Published on 30th November 2023

The Treasury Select Committee on 22nd November finally succeeded in cornering the Bank of England about key features of their bond buying (Quantitative Easing) and selling (Quantitative Tightening).

The upshot is that further questioning, apart from nailing down one or two details about how the new Bank Levy can be used, can now focus solely on the elephant in the room: the nature and degree of the Bank’s independence. The questioning was led by Danny Kruger MP.

You can listen to the exchange here.

The nub is that, with the benefit of the indemnity from HMTreasury, the Bank of England need take no heed at all of the risks to the public exchequer that derive from its own ‘monetary policy’.

This formulation needs now to be subjected to rigorous debate. It infers that the Bank can undertake operations which it defines as ‘monetary policy’ and which it can therefore execute within its remit without challenge. The results of these policies can have major impacts on spending, borrowing and taxation but the Bank’s ‘monetary policy’ can be considered in isolation from these impacts.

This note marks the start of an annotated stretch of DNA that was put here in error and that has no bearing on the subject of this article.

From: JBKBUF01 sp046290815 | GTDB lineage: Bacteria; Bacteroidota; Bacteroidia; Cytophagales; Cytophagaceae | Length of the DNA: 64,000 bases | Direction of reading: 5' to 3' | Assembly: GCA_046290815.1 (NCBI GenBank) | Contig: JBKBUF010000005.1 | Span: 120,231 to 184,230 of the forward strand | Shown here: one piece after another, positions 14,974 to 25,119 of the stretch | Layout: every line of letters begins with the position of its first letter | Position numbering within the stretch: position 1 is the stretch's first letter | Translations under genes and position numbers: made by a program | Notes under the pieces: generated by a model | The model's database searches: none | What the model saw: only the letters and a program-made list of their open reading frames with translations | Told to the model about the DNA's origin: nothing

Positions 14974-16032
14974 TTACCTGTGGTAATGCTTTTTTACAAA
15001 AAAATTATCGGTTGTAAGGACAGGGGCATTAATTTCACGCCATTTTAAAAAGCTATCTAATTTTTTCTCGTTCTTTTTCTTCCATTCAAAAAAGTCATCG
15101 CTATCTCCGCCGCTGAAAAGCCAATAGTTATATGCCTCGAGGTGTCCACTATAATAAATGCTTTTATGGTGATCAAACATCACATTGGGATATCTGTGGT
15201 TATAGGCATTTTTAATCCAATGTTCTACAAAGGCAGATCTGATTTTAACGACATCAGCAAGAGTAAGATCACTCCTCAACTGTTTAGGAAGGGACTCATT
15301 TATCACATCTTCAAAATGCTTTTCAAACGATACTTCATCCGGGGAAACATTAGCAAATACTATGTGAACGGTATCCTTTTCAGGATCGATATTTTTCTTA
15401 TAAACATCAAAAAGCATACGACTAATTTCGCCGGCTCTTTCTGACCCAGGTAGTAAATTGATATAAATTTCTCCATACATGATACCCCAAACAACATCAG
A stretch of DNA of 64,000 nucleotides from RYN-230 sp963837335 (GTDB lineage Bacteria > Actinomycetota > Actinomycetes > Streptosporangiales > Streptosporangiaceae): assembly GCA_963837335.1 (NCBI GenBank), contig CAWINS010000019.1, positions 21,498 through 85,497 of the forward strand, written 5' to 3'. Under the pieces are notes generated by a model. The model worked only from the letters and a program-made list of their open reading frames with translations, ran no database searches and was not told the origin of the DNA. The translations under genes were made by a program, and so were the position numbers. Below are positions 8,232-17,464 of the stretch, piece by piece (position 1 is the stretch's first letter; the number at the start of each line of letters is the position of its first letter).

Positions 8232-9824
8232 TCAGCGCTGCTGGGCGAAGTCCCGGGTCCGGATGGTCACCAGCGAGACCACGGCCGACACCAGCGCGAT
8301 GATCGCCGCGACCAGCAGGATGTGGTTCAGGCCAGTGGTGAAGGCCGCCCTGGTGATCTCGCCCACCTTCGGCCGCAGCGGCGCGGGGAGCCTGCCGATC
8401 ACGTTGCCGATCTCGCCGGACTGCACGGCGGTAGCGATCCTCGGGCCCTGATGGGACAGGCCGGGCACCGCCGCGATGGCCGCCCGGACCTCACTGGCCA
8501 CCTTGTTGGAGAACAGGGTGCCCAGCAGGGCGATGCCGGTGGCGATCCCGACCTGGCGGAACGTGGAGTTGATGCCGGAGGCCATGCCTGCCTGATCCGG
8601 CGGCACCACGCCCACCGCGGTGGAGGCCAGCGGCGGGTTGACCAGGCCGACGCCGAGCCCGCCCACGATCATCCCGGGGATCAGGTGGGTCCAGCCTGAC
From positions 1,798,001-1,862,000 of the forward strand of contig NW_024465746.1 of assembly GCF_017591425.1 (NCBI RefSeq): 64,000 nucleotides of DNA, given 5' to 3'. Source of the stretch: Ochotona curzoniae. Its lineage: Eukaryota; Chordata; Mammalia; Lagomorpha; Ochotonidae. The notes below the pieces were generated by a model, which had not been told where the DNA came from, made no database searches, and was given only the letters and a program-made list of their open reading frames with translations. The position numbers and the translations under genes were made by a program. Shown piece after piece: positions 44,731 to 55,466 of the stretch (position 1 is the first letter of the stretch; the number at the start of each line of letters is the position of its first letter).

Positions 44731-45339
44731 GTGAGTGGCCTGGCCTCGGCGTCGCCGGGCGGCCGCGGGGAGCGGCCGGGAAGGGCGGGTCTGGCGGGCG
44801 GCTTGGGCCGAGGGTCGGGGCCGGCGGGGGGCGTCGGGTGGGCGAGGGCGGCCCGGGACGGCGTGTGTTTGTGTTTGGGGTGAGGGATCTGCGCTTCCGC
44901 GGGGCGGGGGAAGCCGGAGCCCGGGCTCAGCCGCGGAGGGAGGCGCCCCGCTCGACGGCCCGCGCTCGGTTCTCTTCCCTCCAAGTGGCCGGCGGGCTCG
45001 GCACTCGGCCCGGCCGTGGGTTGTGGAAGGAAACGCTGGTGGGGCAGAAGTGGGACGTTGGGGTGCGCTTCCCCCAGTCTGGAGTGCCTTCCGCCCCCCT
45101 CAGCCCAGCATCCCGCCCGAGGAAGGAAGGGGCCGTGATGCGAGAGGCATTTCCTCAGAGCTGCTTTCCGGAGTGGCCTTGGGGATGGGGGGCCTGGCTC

The QT losses are running at about £20 billion a year with the Bank holding on to its portfolio of £700 billion of bonds, or else it could realise a lump sum loss of £150 billion.

Is it realistic that we have a central bank that can go so far ‘off the reservation’ as far as the country at large is concerned but not, apparently, stray from its remit?

The nature and degree of the Bank’s ‘independence’ now needs to be properly debated, rather than the Bank being treated as a sacred cow operating within its own inviolable preserves and ultimately answerable only to itself.